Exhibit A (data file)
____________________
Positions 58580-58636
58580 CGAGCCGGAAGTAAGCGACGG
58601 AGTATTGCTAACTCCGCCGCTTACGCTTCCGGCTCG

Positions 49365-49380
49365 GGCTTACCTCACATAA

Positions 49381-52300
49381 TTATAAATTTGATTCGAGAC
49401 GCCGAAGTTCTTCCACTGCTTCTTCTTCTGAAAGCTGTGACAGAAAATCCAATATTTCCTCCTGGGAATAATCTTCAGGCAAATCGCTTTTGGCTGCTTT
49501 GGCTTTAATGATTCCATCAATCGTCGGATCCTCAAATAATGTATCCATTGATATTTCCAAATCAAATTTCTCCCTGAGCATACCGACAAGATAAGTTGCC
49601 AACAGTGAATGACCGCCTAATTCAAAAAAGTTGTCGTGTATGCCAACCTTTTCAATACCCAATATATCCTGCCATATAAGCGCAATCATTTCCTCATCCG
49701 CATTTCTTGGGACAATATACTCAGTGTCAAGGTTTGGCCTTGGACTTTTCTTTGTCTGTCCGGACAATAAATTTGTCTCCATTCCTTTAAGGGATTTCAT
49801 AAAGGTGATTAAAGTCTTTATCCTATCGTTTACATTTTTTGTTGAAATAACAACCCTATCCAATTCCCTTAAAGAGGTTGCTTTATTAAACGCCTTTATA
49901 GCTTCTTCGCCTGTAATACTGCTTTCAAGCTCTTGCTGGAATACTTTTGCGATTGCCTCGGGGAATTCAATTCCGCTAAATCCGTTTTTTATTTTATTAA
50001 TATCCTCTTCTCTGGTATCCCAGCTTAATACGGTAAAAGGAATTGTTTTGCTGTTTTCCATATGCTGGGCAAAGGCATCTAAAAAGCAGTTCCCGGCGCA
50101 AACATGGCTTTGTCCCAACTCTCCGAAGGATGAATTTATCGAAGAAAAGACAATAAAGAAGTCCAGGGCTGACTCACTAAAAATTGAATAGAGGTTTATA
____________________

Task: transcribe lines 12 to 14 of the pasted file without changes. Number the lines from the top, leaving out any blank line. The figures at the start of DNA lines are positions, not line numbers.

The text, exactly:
49801 AAAGGTGATTAAAGTCTTTATCCTATCGTTTACATTTTTTGTTGAAATAACAACCCTATCCAATTCCCTTAAAGAGGTTGCTTTATTAAACGCCTTTATA
49901 GCTTCTTCGCCTGTAATACTGCTTTCAAGCTCTTGCTGGAATACTTTTGCGATTGCCTCGGGGAATTCAATTCCGCTAAATCCGTTTTTTATTTTATTAA
50001 TATCCTCTTCTCTGGTATCCCAGCTTAATACGGTAAAAGGAATTGTTTTGCTGTTTTCCATATGCTGGGCAAAGGCATCTAAAAAGCAGTTCCCGGCGCA